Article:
What Is Soundscape and What Does It Have to Do with Architecture?
At the Four Seasons restaurant in New York, designed by Philip Johnson and Mies van der Rohe in the iconic Seagram Building, a rectangular pool played the leading role in the space, highlighted by four trees planted in pots at each of the vertices. The soft noise made by the water became consecrated. In addition to giving the hall some personality, it served to absorb the sounds of conversations (often secret) among tables. Just as the way that light enters a space, or how interior landscapes are perceived, sound is one more characteristic of an environment, though it is generally overlooked by architects. This goes beyond providing it with efficient acoustics, but creating a sound atmosphere for a space. This is the concept of soundscape.
Sound is an integral part of everyday life, and we can hardly abstract ourselves from it, even if we try. In 1952, composer and conductor John Cage presented the composition 4’33”, which corresponded to the exact duration in which the musicians remain in total silence with their instruments. What you hear are small noises from the audience or from the instrumentalists themselves, like a song that just creates expectation, but without playing a single note; that is, the soundscape of the concert hall.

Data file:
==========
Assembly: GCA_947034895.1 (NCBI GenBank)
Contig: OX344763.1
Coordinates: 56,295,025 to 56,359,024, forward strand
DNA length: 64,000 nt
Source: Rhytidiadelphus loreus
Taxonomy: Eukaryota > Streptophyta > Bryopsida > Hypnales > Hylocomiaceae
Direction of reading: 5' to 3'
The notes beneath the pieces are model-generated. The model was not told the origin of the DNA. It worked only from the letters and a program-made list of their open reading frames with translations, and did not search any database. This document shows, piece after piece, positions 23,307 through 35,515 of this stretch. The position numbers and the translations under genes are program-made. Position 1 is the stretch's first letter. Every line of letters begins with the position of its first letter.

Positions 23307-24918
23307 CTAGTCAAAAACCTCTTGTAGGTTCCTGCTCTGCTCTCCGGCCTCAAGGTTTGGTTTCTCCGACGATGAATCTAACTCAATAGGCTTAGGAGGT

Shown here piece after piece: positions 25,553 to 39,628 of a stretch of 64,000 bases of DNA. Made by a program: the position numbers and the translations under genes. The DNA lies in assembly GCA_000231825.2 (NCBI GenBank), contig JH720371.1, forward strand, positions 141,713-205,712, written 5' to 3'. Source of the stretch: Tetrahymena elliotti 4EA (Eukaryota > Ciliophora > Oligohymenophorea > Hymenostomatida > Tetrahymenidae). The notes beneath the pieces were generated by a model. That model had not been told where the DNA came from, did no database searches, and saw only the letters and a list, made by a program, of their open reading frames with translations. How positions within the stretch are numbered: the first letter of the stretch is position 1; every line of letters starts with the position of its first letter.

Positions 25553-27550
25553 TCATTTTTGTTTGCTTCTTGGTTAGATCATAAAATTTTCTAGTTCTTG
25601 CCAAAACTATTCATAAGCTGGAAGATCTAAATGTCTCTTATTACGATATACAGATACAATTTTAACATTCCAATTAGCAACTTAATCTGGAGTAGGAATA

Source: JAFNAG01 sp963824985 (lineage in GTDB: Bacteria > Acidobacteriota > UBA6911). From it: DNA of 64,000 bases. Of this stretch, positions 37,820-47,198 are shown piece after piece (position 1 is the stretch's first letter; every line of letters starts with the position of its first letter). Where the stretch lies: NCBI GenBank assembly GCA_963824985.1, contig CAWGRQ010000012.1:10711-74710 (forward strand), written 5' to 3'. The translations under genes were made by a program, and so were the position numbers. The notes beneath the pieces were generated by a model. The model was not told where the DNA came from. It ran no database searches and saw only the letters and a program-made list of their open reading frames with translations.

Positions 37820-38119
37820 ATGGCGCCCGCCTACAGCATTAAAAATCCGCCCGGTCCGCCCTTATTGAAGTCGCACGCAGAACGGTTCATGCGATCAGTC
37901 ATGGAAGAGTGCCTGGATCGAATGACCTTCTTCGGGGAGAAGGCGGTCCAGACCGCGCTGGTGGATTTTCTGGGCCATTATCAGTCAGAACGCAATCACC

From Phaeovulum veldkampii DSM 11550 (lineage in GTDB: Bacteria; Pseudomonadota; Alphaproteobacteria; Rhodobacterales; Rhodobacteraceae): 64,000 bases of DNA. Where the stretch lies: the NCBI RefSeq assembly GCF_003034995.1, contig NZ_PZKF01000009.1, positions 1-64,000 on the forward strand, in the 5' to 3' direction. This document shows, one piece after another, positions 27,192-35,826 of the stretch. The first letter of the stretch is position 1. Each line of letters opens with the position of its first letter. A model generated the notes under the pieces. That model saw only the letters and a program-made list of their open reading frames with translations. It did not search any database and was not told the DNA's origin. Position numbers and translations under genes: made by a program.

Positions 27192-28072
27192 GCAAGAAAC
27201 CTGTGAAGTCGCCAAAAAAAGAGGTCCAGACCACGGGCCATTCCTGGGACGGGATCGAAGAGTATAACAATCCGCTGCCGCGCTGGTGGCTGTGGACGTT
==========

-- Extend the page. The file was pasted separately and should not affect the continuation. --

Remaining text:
Architectural spaces and cities around us have sounds – pleasant or otherwise – and materials shape and impact their quality and intensity. The concept of soundscape originated and was defined through a working group led by R. Murray Schafer (musician, composer, environmentalist, professor and researcher). Derived from landscape, it refers to any audible human sound environment.
A good definition comes from its Wikipedia page, which states that “A soundscape is a sound or combination of sounds that forms or arises from a surrounding environment. The study of soundscape is a matter of acoustic ecology or soundscape ecology.” Paulo Chagas Rodrigues points out in his article that “differently from what is commonly addressed in traditional studies of environmental acoustics – that of noise control – the soundscape focuses on valuing and managing sounds as fundamental elements in the transformation of acoustic environments based on the interests of society. This does not mean that soundscape and environmental noise control are antagonistic approaches. On the contrary, they are complementary, as the holistic assessment of the acoustic environment from objective and subjective parameters becomes increasingly important.”
Schafer, in coining the term, also developed a cross-disciplinary line of research. His books such as “Soundscape” and “The Tuning of the World” contributed to reflections on the understanding of this sound environment that surrounds us and, above all, on the changes in such soundscapes throughout history, with the emergence of large factories, but especially after the advent of machines and even computers.